A judge suspended the 39-year-old pop star's father, Jamie Spears, as conservator of her estate on Wednesday in a highly anticipated hearing.
A judge on Wednesday removed Britney Spears' father from her conservatorship, releasing the pop star from the power he had over her life for more than 13 years.
During a highly anticipated hearing that came as Spears and her attorney continue to criticize her dad's handling of her affairs, Los Angeles County Superior Court Judge Brenda Penny granted the 39-year-old singer's request to immediately suspend Jamie Spears as conservator of her estate, a role he has filled since the conservatorship's creation in early 2008. Penny appointed John Zabel, a certified public accountant nominated by Spears herself, to oversee her finances on a temporary basis.
The step marks a pivotal moment in Spears' quest to break free of the court-mandated arrangement that gave her father and a cast of lawyers the reins to her personal affairs, business deals, and fortune.
“Britney Spears deserves to wake up tomorrow without her father as her conservator,” her attorney, Mathew Rosengart, argued in court on Wednesday.
At a hearing set for Nov. 12, the judge will consider whether to terminate the conservatorship altogether, based on a separate petition filed by Jamie Spears. Facing ongoing pressure from his daughter's counsel, who accused him of trying to extort her, he has asked the court to order an end to the arrangement.
Court papers show that the singer had planned to file a petition to terminate the conservatorship herself but only after her father was removed, a series of events that would require him to turn over his full conservatorship files to the temporary conservator.
"I believe in those files we will find evidence of his corruption — and worse," Rosengart said during the hearing on Wednesday.
As he left the courthouse, Rosengart told reporters that Britney Spears would sue her father if it was determined any of her money had been misappropriated. And the attorney appeared to suggest that Jamie Spears could face criminal charges.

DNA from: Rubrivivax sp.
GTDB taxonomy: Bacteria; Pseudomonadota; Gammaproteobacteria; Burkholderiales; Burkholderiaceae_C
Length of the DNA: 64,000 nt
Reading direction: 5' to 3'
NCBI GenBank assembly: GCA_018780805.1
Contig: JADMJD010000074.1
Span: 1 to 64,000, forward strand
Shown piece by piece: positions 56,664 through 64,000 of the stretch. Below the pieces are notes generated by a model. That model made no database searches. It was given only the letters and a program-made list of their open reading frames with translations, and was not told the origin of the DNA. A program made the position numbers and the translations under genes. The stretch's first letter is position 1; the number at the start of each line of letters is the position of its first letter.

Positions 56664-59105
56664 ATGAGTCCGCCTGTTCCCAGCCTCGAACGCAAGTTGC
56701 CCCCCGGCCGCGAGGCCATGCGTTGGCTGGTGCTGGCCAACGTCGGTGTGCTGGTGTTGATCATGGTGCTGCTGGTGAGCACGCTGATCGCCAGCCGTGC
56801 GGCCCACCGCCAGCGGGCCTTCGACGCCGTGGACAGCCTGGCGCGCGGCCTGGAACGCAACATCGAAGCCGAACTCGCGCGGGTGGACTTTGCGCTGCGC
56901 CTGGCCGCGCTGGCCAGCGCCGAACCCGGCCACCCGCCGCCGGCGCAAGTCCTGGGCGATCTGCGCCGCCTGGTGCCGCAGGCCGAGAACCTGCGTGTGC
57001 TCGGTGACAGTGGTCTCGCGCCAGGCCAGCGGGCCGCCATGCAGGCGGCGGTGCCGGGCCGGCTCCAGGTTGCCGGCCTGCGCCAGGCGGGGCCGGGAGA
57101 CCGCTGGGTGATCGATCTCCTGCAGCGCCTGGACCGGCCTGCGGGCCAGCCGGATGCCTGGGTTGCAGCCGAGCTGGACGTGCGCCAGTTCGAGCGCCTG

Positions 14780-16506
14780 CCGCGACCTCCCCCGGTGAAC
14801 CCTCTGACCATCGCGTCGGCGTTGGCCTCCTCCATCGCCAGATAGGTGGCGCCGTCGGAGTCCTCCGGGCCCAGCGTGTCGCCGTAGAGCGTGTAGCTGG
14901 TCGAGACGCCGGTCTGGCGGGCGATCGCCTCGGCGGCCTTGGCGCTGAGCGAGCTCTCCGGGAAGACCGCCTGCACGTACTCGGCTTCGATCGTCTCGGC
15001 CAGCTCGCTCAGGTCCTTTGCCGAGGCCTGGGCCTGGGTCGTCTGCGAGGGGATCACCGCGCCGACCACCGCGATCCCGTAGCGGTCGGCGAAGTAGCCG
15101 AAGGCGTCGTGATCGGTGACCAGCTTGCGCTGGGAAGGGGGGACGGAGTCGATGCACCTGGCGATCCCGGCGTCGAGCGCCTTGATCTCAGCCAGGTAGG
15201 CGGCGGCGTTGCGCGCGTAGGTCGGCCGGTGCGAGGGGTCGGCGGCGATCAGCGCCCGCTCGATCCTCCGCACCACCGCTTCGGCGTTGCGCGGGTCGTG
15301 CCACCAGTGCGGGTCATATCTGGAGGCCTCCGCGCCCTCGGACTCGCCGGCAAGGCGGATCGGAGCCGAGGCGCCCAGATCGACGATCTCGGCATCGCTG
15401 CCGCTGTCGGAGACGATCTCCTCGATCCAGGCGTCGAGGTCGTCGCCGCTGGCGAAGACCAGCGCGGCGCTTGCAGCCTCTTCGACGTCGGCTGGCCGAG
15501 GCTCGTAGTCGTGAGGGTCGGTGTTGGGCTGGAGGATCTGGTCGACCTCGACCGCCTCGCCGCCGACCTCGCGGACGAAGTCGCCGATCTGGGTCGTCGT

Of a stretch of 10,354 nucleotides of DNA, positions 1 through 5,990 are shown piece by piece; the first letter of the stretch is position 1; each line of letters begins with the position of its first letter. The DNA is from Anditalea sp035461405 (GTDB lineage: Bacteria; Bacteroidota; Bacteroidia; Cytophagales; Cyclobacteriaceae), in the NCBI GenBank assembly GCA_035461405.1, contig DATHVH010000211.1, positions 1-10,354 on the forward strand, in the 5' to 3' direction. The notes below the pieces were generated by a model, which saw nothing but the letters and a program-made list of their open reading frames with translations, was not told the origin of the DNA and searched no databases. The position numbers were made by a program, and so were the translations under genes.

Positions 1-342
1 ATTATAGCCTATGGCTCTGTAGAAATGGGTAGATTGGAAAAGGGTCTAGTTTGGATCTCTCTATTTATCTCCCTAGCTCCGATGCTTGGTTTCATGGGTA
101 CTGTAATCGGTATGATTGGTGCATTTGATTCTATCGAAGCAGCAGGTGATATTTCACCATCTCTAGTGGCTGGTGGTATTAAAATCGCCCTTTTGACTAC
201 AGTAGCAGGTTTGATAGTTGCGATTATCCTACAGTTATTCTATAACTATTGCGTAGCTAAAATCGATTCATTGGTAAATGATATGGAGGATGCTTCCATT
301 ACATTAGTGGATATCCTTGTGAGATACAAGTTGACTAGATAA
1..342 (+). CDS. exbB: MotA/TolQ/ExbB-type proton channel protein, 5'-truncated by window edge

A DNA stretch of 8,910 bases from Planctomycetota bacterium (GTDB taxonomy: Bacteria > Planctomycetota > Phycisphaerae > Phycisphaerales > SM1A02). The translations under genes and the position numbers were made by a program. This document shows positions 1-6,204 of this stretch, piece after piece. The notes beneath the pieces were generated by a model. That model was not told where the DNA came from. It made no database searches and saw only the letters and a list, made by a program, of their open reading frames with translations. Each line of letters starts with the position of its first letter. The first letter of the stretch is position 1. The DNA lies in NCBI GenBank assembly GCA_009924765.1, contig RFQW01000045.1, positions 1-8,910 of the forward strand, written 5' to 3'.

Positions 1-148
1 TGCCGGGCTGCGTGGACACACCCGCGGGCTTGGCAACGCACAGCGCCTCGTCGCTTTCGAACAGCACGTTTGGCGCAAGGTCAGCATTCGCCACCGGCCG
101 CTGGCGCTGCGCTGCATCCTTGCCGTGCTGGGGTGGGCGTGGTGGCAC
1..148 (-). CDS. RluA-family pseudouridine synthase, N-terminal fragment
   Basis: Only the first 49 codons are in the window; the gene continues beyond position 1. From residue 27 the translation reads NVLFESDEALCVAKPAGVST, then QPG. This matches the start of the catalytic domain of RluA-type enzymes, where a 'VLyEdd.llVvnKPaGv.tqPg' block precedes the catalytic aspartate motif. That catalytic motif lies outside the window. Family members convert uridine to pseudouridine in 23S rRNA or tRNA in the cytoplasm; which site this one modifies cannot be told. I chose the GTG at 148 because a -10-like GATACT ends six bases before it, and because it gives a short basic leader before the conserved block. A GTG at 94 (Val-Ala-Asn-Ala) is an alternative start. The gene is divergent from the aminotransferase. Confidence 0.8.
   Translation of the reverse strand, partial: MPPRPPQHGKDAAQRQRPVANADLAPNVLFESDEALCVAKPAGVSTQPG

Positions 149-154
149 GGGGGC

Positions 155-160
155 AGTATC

"And the ramifications are going to be more severe than just civil litigation against Mr. Spears based upon my present understanding of what happened here," Rosengart said.
Public interest in the Spears case was reignited in February when the New York Times released the documentary Framing Britney Spears, which questioned the control that her father, Jamie Spears, continued to hold over her financial and physical well-being. A follow-up documentary, Controlling Britney Spears, was released on Friday, in which a former employee of the pop star’s security team alleged that all communication on her phone was monitored and that an audio recorder was even placed in her bedroom. In California, it’s illegal to record people’s private conversations without their knowledge or consent. But because Spears was under the conservatorship, her father, as conservator, could have consented for her, Christa Ramey, an attorney who previously handled a case about conservator liability, told BuzzFeed News.
In a statement last week, Rosengart said they considered Jamie Spears' removal to be "a prerequisite to the immediate restoration" of her "dignity and fundamental rights."